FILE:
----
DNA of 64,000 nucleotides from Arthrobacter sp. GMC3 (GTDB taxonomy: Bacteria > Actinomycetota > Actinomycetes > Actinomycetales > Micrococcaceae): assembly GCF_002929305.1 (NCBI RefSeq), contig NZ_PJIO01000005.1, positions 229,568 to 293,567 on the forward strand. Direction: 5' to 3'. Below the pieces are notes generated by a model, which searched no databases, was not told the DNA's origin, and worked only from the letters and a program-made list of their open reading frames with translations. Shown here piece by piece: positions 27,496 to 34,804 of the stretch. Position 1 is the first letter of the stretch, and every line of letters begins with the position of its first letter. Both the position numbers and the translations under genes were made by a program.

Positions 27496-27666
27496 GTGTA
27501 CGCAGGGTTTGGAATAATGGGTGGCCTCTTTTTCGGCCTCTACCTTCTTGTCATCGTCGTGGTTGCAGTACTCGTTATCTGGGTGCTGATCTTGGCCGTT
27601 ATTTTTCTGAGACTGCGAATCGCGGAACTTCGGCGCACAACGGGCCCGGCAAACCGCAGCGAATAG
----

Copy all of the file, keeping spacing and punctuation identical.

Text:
DNA of 64,000 nucleotides from Arthrobacter sp. GMC3 (GTDB taxonomy: Bacteria > Actinomycetota > Actinomycetes > Actinomycetales > Micrococcaceae): assembly GCF_002929305.1 (NCBI RefSeq), contig NZ_PJIO01000005.1, positions 229,568 to 293,567 on the forward strand. Direction: 5' to 3'. Below the pieces are notes generated by a model, which searched no databases, was not told the DNA's origin, and worked only from the letters and a program-made list of their open reading frames with translations. Shown here piece by piece: positions 27,496 to 34,804 of the stretch. Position 1 is the first letter of the stretch, and every line of letters begins with the position of its first letter. Both the position numbers and the translations under genes were made by a program.

Positions 27496-27666
27496 GTGTA
27501 CGCAGGGTTTGGAATAATGGGTGGCCTCTTTTTCGGCCTCTACCTTCTTGTCATCGTCGTGGTTGCAGTACTCGTTATCTGGGTGCTGATCTTGGCCGTT
27601 ATTTTTCTGAGACTGCGAATCGCGGAACTTCGGCGCACAACGGGCCCGGCAAACCGCAGCGAATAG